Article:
Types of Stainless Steel
Stainless steel materials are available in countless variations that are widely used for different applications and projects. Each type of stainless steel material comes with a variety of corrosion resistance, oxidation resistance, melting point, tensile strength, and unique properties. This article will help you understand the different options for choosing the right type of stainless steel. We have lists of explanations to help you understand the common types and properties of stainless steel.
What is Stainless Steel?
Stainless steel metal is a type of alloy commonly produced using different base metals combined together. Thus, forming a new material that is stronger. Stainless steel metals are also called green materials because of their infinite recyclability. Stainless steel is a metal that offers longevity, and inertness, and is environmentally neutral to meet sustainable construction requirements.
Aside from stainless steel is easy to maintain, hygienic, and aesthetically appealing. It offers high durability for a wide range of components and projects. These metals are widely used in different industries including food, transportation, energy, research, etc.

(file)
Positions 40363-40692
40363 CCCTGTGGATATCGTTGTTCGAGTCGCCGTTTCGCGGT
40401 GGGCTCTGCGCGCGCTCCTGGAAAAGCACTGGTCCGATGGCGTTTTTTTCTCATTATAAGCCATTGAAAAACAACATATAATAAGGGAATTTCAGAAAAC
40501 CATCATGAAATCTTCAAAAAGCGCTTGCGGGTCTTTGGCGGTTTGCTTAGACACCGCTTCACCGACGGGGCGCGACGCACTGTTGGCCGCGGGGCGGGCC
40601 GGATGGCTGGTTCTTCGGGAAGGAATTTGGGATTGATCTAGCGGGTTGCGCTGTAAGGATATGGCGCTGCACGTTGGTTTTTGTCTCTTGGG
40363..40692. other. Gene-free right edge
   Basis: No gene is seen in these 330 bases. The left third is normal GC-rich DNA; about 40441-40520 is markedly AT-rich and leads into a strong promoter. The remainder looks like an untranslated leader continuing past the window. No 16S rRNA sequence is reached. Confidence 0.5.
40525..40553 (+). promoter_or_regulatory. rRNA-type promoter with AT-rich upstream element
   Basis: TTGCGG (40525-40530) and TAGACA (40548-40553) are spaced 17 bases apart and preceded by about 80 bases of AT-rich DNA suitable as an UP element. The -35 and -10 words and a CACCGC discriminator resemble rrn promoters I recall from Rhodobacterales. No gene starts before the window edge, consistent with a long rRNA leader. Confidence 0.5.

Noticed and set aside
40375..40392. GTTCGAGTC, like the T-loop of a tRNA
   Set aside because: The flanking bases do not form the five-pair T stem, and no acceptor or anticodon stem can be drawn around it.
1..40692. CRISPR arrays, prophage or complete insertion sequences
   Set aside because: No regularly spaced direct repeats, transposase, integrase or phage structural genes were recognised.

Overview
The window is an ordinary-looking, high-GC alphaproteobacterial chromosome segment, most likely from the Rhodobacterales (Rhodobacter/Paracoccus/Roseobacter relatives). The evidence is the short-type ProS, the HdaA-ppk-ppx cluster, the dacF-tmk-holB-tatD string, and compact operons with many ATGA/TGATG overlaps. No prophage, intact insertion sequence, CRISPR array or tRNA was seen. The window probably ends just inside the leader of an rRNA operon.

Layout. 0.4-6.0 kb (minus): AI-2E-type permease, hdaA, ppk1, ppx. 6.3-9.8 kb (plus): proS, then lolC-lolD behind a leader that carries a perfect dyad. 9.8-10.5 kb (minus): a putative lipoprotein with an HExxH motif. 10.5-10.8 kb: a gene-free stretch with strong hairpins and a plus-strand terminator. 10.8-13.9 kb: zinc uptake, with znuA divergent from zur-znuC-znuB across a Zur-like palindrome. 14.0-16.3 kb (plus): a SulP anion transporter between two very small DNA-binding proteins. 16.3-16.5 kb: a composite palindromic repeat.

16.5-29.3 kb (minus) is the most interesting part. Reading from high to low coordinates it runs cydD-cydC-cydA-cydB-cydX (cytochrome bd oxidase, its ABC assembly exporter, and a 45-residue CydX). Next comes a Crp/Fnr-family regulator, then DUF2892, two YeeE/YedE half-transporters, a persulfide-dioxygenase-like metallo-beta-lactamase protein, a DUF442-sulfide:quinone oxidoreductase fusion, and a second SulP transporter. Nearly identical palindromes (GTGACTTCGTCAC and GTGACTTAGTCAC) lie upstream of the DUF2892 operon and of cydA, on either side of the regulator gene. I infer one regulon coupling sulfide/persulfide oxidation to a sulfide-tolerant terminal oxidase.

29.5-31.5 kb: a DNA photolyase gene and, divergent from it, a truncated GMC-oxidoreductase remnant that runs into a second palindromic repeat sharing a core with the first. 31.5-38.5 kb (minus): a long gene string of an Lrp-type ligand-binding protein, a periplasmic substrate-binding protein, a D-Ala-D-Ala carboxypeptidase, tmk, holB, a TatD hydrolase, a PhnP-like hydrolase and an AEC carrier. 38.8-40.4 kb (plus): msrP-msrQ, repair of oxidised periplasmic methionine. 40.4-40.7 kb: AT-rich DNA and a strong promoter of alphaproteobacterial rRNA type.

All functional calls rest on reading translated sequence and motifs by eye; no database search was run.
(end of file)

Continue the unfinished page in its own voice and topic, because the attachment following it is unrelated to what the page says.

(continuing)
Stainless Steel History
For thousands of years, people have been experimenting with different metal alloys. Stainless steel metals were introduced way back in the year 300 B.C. Since stainless steel is a versatile material, engineers have been experimenting with stainless steel alloy production through the years.
Certain metals are removed or added to create a wide range of stainless steel types with unique characteristics for different applications. Examples of projects where stainless steel is used are components for different industries, kitchen utensils, and more.
How Different Types of Stainless Steel are Produced?
A wide range of materials is used for producing stainless steel to achieve different results. The materials used for creating different types of stainless steel are:
Nickel is used for producing stainless steel because it allows the material to be a versatile alloy. The nickels improve the stainless steel’s ductility, weldability, and formability. It also improves the stainless steel’s resistance to corrosion.